European Central Bank Governing Council member Francois Villeroy de Galhau said that the world isn’t about to see a repeat of the 2008 financial crisis.
“What’s happening in China doesn’t amount to serious illness,” Villeroy said on Europe 1 radio. The economic recovery in France and the euro zone is “undeniable” and “depends on us.”
In Europe, 2016 Will Be The Year Of Lawsuits (Frances Coppola, Forbes) FC has contributed to GEI. Hat tip to Constantin Gurdgiev (true economics). 2016 is fast approaching, and with it another phase in the EU’s attempts to make creditors pay for failed banks. The European Bank Recovery and Resolution Directive (EBRRD) has been law in all EU countries since January 2015, but up till now the bail-in rules have not been fully implemented. The EBRRD provides bank regulators with four main tools for resolving a failed bank (and the fourth one is the one on sticky legal footing - "bail-ins"):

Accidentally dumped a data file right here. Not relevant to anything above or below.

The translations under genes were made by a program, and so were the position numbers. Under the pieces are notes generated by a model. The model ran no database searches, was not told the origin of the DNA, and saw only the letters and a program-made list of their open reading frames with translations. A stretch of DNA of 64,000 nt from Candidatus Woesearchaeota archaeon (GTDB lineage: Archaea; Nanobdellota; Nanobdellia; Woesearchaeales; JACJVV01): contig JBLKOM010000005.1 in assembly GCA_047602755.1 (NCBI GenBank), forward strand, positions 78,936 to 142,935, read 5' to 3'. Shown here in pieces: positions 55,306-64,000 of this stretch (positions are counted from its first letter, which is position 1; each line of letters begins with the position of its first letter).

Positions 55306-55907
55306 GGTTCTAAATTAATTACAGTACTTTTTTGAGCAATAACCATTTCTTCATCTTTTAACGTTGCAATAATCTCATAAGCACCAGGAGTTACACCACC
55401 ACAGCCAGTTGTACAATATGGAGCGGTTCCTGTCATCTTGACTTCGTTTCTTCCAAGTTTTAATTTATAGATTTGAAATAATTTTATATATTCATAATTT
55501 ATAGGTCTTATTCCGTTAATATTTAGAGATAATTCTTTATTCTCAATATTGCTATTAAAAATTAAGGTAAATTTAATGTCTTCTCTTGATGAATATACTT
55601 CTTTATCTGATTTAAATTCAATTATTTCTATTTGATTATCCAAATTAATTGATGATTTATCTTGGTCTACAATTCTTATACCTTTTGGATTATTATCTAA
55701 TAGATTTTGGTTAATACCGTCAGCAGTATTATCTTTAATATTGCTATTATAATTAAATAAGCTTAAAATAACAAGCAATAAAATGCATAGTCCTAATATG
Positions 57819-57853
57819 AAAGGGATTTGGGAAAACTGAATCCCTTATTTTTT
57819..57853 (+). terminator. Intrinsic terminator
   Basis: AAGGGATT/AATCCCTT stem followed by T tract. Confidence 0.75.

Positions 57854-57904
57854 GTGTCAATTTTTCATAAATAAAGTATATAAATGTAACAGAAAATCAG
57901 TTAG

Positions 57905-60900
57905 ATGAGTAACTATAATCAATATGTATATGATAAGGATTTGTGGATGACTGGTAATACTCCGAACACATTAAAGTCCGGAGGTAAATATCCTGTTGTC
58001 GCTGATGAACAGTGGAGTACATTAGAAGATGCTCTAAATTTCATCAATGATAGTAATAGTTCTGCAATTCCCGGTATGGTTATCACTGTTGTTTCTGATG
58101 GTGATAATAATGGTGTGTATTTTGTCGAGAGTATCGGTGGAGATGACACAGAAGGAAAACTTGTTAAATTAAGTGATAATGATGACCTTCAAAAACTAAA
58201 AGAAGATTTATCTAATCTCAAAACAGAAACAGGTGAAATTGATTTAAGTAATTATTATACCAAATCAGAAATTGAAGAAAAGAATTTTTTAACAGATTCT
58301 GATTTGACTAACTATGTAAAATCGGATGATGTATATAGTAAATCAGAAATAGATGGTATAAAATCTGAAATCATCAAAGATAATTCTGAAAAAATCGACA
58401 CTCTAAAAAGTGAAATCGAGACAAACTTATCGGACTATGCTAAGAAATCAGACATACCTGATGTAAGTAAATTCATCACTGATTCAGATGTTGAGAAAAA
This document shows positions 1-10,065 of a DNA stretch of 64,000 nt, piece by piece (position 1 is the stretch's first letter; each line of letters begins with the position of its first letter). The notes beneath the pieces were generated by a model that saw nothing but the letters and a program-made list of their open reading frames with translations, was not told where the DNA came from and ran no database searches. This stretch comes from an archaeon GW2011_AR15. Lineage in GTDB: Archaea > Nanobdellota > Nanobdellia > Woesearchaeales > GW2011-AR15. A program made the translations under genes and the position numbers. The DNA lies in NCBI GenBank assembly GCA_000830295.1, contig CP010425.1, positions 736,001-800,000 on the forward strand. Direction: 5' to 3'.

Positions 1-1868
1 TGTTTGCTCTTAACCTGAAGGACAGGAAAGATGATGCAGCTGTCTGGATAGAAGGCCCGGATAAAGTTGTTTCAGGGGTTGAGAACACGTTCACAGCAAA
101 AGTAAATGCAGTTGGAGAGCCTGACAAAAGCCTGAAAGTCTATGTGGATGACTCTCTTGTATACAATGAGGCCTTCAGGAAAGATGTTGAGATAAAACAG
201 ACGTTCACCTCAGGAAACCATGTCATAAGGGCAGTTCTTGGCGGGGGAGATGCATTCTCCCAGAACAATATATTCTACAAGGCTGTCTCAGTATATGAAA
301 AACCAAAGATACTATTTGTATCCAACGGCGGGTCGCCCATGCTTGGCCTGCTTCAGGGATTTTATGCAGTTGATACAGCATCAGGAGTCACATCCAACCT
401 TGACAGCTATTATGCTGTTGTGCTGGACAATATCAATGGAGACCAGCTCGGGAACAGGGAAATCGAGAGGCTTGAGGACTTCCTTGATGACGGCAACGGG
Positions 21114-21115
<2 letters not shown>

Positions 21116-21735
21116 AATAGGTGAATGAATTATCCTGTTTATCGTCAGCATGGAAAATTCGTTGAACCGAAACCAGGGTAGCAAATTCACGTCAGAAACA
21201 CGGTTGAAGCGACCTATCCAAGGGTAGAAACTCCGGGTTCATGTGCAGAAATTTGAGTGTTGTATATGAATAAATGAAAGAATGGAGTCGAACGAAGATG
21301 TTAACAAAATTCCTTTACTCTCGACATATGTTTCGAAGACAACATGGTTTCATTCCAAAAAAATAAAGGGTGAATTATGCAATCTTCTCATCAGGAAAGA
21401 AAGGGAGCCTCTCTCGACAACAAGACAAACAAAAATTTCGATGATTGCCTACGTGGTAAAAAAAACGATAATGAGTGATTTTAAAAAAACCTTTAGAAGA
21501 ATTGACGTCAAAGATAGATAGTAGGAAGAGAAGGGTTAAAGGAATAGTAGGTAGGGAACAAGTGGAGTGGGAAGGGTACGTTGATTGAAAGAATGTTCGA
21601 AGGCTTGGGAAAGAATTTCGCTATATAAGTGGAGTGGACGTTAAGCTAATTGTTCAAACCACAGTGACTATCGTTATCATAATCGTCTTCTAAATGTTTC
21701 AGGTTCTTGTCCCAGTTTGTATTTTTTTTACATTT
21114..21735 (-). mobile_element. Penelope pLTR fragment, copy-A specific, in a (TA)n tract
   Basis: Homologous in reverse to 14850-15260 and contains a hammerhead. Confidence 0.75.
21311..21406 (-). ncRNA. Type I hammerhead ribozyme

Sale of the failed bank partly or entirely to another entity
Creation of a “bridge bank” containing the good assets, which would be sold to another entity or floated as an independent business
Creation of a “bad bank”, or asset management vehicle, which would be gradually wound down over time (to prevent state aid rules being breached, this tool must be used in conjunction with at least one of the other tools)
Write-down of creditor claims (or conversion to equity) in order of rank.